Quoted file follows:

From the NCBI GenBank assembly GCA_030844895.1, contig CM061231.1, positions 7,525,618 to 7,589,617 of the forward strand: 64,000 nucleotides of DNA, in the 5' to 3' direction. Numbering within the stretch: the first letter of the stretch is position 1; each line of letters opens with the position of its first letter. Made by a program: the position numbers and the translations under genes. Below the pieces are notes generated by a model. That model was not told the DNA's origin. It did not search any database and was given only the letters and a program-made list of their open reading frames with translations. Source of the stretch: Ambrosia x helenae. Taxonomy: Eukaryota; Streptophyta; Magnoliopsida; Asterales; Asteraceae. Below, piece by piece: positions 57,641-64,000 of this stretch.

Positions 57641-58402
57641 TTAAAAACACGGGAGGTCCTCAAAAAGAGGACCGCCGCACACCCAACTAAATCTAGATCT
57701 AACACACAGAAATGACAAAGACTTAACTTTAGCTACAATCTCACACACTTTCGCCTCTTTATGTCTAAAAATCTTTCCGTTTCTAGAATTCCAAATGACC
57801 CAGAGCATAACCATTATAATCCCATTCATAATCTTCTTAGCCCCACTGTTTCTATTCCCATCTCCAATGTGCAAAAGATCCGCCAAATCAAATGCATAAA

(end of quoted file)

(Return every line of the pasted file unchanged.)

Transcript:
From the NCBI GenBank assembly GCA_030844895.1, contig CM061231.1, positions 7,525,618 to 7,589,617 of the forward strand: 64,000 nucleotides of DNA, in the 5' to 3' direction. Numbering within the stretch: the first letter of the stretch is position 1; each line of letters opens with the position of its first letter. Made by a program: the position numbers and the translations under genes. Below the pieces are notes generated by a model. That model was not told the DNA's origin. It did not search any database and was given only the letters and a program-made list of their open reading frames with translations. Source of the stretch: Ambrosia x helenae. Taxonomy: Eukaryota; Streptophyta; Magnoliopsida; Asterales; Asteraceae. Below, piece by piece: positions 57,641-64,000 of this stretch.

Positions 57641-58402
57641 TTAAAAACACGGGAGGTCCTCAAAAAGAGGACCGCCGCACACCCAACTAAATCTAGATCT
57701 AACACACAGAAATGACAAAGACTTAACTTTAGCTACAATCTCACACACTTTCGCCTCTTTATGTCTAAAAATCTTTCCGTTTCTAGAATTCCAAATGACC
57801 CAGAGCATAACCATTATAATCCCATTCATAATCTTCTTAGCCCCACTGTTTCTATTCCCATCTCCAATGTGCAAAAGATCCGCCAAATCAAATGCATAAA